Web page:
Step 1: The Undercoat.
At this point you need to decide what the tank will look like underneath and at what point of decay you want the whitewash. If you want a fresh looking application over a solid color, start by spray painting the tank white and go from there. Paint up the tracks, machine-guns, stowage, decals, etc. as normal.

However, if you want a faded whitewash, paint up the tank as normal with all of its colors, including details, highlights, and decals.

Try for this consistancy.
Step 2: Black Wash & Drybrush
If you spray painted the tank white, give it a black wash using a very thinned mixture. This will bring out the details.
Apply wash to model.
Don't work about being messy at this point because once its all dry you are going to then dry brush the main surfaces with white paint to even out any hard ink edges and to soften areas that got too much ink. 


Try to limit your wash to the details, but don't panic if you get a little messy like on the turret above.

The same turret as above, but cleaned up with a little dry-brushing to even things out and cover up ink pools and spots.
Clean up the model with some dry-brushing and then finish the details, such as the tracks, exhausts, stowage, etc.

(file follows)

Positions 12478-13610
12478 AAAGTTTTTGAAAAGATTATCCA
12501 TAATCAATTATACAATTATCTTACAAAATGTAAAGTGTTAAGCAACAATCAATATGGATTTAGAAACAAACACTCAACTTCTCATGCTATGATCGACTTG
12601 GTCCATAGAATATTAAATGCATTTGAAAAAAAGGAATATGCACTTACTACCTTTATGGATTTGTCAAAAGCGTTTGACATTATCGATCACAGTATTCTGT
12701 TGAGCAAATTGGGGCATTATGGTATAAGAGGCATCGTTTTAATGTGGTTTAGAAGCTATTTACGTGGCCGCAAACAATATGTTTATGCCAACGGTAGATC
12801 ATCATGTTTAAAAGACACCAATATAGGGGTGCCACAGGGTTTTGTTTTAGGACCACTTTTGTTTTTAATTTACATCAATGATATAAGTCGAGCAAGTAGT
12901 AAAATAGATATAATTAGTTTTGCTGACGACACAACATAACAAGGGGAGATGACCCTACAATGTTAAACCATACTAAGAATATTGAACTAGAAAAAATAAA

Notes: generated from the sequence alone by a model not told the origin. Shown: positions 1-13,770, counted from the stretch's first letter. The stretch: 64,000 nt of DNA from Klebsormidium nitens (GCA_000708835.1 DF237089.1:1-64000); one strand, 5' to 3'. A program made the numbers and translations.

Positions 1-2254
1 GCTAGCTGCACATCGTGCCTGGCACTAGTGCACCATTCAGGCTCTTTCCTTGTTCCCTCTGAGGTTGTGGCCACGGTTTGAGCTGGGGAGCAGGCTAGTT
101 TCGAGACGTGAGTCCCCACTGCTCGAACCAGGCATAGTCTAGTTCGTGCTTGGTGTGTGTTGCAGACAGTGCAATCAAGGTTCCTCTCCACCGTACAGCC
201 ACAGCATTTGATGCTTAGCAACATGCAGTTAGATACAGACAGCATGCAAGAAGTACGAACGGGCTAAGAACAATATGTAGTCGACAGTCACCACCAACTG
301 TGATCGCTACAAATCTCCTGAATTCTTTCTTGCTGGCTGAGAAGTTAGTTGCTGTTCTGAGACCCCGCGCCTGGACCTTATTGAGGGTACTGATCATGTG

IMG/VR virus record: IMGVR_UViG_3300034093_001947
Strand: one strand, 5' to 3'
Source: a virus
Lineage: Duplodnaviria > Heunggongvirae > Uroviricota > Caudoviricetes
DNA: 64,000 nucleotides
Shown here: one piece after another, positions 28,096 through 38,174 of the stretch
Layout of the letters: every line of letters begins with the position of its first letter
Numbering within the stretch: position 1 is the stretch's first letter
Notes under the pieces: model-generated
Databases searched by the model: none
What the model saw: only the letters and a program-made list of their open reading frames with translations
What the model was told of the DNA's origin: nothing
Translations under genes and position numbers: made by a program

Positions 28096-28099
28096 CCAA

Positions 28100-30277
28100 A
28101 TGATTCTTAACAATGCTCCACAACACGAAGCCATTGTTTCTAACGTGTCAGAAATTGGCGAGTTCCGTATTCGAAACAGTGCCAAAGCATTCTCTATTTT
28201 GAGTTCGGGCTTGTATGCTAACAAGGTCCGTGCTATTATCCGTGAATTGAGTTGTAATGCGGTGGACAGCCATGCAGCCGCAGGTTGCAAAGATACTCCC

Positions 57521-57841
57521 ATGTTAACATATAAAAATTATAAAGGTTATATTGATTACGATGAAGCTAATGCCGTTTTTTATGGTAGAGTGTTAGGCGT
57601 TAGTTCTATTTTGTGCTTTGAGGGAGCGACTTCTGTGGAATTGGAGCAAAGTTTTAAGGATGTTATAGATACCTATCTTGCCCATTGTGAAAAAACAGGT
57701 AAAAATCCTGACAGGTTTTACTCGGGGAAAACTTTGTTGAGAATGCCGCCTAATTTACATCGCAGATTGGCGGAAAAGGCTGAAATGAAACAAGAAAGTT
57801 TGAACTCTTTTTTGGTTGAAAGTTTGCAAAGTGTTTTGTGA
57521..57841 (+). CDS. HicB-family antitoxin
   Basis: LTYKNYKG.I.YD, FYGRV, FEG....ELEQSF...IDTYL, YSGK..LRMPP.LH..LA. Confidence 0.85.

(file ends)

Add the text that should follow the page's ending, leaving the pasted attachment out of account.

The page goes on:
Step 3a: Stressing "Fresh" Whitewash
If you are going for a more fresh look, the next step once you have the basics all done and the details painted, its time to take the plunge and start wearing your whitewash down a little.

Grab a long-bristled old detail brush and mix up the color of paint you have chosen for your tank. In this case I chose Reflective Green for my Soviet tank. I like it for its brightness and I think it contrasts well with the white. Panzer grey is great for this as well for early and mid war German tanks. I would imagine that the Western Allies' greens would look good too.

Now, there are two phases to do here. The first is easy, but time consuming. Apply paint to brush, remove any excess and then pull the bristles along all of the edges of the tank and let the darker paint make a thin line along the edge. Hit all of the major angles, not forgetting going around tank hatches, tow hooks, mantlets, etc. If it has a line, highlight it.